Combining human efforts with technological advances to deliver services faster, better and cheaper has been a core ambition of management science (if there was such a discipline!) — at least since the start of the industrial revolution.
But over time, machinery tends to wear out and men become lazy and complacent. Both need to be managed, not least for efficiency but also for safety reasons with the aim to extract maximum surplus. Hence the old adage that everything should be quantified and measured, if not it is simply not manageable. This is the underlying basis for setting up and monitoring metrics and so-called performance indicators.
While it may be easy to pin down the survival of an organisation to one single metric of profitability, to achieve this is not always straightforward given the conflicting departmental goals and the difficult choices between personal rapacity, short-term survival and long-term sustainability. It is precisely here that indicators and metrics run into a familiar problem. The original intention behind establishing the indicators faces direct conflict with the goal of achieving the indicators.
And the examples are many. For instance, establishing indicators for monitoring rest hours and the unwillingness to supply additional manpower when rest hours are not being met, setting up unrealistic goals such as zero accidents and expecting openness from the crew in reporting accidents, assigning ambitious timeline to accident reports and turning to an under-resourced safety department to close reports in time, and setting up uncompromising deadlines for the maintenance of safety critical equipment with minimum spare parts and time allocated for maintenance.
What follows is a deliberate manipulation of metrics, such as falsification of rest hours, a culture of fear and under-reporting of incidents, questionable quality of accident investigations, and a deferral of maintenance based on risk assessments and waivers to meet individual and departmental key performance indicators. Managing the measure takes precedence over measuring to manage.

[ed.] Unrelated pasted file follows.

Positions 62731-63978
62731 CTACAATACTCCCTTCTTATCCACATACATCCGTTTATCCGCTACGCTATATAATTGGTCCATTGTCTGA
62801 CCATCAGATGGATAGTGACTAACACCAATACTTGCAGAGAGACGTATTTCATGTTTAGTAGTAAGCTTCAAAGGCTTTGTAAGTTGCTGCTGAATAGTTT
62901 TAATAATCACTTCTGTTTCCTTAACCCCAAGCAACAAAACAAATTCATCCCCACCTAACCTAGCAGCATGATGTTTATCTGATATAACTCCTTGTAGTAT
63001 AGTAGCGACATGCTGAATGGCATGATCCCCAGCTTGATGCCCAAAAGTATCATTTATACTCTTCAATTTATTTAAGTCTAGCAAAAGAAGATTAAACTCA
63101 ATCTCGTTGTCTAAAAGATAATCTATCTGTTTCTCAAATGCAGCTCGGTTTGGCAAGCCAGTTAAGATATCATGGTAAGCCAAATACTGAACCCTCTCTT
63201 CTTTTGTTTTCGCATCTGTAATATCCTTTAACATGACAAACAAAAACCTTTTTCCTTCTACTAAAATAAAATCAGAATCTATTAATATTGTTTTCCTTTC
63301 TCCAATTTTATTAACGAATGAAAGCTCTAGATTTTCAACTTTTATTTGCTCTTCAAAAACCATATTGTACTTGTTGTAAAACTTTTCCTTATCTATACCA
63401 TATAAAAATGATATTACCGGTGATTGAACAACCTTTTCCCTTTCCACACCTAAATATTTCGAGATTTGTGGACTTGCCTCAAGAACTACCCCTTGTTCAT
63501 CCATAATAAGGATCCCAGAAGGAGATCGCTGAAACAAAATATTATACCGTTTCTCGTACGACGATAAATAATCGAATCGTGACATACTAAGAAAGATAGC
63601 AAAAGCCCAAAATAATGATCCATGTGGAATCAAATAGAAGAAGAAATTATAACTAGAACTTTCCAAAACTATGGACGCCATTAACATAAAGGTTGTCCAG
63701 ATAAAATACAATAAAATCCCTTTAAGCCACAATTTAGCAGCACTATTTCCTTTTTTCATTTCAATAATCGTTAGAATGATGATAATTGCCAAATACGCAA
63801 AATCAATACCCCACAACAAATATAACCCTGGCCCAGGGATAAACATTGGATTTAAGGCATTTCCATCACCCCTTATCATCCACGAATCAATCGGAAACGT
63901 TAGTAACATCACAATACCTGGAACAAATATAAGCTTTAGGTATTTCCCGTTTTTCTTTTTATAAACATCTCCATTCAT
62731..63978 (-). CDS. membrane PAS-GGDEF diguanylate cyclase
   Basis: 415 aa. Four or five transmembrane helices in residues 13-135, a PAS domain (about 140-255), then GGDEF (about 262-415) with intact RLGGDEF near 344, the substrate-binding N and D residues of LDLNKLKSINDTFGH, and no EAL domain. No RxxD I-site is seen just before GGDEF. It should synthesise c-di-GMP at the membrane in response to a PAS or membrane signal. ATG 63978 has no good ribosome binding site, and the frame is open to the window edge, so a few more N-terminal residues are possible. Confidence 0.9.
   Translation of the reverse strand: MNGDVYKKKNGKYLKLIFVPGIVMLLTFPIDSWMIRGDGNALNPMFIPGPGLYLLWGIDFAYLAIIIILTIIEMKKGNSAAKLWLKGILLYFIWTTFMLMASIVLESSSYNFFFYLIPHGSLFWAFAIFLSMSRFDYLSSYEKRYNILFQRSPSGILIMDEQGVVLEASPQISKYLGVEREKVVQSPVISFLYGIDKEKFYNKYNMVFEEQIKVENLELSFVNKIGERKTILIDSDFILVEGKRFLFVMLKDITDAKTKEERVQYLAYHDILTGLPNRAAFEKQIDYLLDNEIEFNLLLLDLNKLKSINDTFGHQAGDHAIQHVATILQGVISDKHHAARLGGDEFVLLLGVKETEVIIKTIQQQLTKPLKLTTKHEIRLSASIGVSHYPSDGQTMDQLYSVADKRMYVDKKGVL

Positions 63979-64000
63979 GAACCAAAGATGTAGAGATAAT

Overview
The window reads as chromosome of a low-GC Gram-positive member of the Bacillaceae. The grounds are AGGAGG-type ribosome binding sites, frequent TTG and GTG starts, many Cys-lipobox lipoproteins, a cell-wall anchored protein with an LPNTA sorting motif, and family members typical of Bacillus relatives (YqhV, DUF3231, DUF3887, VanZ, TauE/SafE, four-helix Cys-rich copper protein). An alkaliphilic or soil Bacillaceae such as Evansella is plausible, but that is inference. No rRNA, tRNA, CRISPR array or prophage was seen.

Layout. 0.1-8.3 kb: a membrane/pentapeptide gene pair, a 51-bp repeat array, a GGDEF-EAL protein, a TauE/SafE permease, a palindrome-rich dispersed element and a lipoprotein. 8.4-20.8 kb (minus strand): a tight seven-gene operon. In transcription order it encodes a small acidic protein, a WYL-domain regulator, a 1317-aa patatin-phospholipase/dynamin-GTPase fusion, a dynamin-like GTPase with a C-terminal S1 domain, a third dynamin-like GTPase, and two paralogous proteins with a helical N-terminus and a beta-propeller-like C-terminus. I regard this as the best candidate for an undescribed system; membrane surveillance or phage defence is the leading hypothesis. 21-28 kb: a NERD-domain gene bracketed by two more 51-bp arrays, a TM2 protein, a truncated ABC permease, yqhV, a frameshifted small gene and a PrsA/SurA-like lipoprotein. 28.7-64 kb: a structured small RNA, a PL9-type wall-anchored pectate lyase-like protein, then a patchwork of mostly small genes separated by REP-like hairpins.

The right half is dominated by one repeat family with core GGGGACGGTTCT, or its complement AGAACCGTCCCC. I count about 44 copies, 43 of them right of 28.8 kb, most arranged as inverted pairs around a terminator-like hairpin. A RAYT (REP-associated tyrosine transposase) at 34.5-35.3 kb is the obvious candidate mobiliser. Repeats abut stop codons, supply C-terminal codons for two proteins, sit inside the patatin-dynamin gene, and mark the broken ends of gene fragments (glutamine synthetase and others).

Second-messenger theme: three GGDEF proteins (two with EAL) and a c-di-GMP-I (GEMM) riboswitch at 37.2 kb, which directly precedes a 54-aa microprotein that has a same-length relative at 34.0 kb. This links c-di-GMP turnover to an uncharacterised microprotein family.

But there is a far more serious problem with this quantification and control myth that keeps many in the business of safety and quality management who should simply be kept out of it, not least for safety but also for business reasons. I will illustrate this through an example.
In one case a company became concerned about slips, lapses and mistakes of their staff carrying out routine office operations. The ideal solution in such a situation would be to hire more people or allow sufficient time for people to carry out their jobs but neither of these two options were considered cost effective. Rather, a solution was found in establishing detailed monitoring of safety and quality indicators.
But here is the dilemma. With tighter controls and increased surveillance the staff felt stressed and uneasy. The next thing for the company was to monitor the stress levels of workers, replace old office furniture with ergonomic equipment and offer free counselling on health and well-being to their staff.
Being conscious of their brand reputation, the management also felt the need to monitor the activities of their employees on social media. Indicators were set up to ensure the workers were using their holiday allowances and that no amount of annual leave was accrued at the end of every year.
A dedicated department was set up and kept extremely busy in balancing the competing goals of business and safety. Soon more people were recruited in this department but elsewhere in the organisation the sentiments were down. A happy workplace soon turned ugly. Productivity dropped further and the organisation was crippled under its own competing goals and metrics.
The example is a one-off but the underlying message is not. In many organisations meaningless metrics and indicators have become the elephant in the room — a flawed approach to management and an obvious waste of resources. We all know the problem but none of us want to discuss it.
Disclaimer — the views expressed in this paper may not be the views of the organisation that the author represents.
The article was first published in the TradeWinds news magazine on 2016-09-16.